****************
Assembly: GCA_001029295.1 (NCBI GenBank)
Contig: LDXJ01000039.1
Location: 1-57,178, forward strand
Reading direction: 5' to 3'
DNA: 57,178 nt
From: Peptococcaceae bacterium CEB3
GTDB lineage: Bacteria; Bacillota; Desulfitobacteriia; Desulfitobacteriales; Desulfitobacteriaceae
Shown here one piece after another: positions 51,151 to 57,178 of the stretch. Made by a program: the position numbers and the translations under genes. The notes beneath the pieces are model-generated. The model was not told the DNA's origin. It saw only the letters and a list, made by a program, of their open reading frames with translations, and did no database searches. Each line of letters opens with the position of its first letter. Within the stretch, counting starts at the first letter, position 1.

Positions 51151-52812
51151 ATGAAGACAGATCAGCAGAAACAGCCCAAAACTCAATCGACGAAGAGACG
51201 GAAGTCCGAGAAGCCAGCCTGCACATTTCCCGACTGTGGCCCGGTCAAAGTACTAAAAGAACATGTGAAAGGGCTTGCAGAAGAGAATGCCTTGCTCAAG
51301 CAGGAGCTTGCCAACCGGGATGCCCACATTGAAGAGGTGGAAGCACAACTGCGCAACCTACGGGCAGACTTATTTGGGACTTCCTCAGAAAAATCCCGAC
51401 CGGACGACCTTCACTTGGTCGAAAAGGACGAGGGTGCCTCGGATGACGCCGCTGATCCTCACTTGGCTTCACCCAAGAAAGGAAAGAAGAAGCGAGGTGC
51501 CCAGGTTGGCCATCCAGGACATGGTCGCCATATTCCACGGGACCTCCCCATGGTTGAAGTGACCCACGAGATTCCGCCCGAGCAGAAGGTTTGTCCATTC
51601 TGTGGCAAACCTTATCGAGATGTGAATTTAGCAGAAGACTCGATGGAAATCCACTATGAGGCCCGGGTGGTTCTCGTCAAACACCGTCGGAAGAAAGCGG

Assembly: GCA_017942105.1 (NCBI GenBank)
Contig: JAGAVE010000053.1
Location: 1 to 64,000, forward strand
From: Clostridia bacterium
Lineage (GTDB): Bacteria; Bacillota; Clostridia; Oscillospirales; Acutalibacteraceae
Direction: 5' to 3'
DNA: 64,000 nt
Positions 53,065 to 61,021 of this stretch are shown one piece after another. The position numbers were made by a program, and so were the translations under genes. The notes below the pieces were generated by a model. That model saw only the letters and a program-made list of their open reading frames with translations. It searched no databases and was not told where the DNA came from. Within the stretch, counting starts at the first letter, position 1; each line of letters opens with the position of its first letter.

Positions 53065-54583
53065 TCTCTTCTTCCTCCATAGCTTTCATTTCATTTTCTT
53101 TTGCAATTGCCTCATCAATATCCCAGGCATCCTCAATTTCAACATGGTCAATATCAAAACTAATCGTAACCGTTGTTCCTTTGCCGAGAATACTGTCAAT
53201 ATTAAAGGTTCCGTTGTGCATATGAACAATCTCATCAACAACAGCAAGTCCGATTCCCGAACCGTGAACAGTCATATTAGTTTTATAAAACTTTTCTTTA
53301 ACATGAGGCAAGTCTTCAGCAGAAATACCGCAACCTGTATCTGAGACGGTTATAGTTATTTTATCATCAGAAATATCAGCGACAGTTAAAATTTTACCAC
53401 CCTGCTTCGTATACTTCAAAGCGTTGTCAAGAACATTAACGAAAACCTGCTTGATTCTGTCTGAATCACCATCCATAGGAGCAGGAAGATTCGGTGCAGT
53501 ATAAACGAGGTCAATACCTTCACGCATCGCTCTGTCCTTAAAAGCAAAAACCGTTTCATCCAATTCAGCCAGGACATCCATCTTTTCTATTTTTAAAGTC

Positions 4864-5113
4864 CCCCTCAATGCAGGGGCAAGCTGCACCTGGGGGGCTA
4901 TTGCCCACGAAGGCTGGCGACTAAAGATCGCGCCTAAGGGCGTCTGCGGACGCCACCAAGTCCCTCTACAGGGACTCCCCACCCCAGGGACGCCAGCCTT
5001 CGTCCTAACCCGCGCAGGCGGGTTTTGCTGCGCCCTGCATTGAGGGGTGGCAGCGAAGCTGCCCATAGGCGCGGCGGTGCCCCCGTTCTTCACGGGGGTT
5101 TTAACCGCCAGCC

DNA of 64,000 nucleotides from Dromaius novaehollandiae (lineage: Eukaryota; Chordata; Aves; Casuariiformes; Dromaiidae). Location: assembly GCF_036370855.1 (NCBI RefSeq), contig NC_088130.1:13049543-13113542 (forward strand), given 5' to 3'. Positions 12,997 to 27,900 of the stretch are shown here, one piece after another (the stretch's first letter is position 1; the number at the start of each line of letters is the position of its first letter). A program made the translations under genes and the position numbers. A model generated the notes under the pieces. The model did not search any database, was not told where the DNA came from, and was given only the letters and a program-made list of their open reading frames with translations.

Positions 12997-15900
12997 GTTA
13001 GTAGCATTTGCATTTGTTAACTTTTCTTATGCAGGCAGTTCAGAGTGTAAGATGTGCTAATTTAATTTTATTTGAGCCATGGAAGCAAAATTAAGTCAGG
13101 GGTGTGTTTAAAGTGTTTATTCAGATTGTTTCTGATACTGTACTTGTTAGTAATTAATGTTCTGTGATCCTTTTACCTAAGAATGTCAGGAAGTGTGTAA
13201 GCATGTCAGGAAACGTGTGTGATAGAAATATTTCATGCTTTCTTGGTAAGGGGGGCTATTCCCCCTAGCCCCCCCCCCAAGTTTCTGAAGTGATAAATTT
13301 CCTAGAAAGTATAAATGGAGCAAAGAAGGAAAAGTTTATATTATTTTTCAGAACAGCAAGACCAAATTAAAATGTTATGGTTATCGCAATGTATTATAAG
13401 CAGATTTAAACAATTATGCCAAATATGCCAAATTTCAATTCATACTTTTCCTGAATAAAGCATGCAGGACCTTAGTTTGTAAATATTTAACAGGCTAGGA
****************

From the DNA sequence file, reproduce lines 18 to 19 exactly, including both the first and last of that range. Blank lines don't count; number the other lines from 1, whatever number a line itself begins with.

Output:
Location: 1 to 64,000, forward strand
From: Clostridia bacterium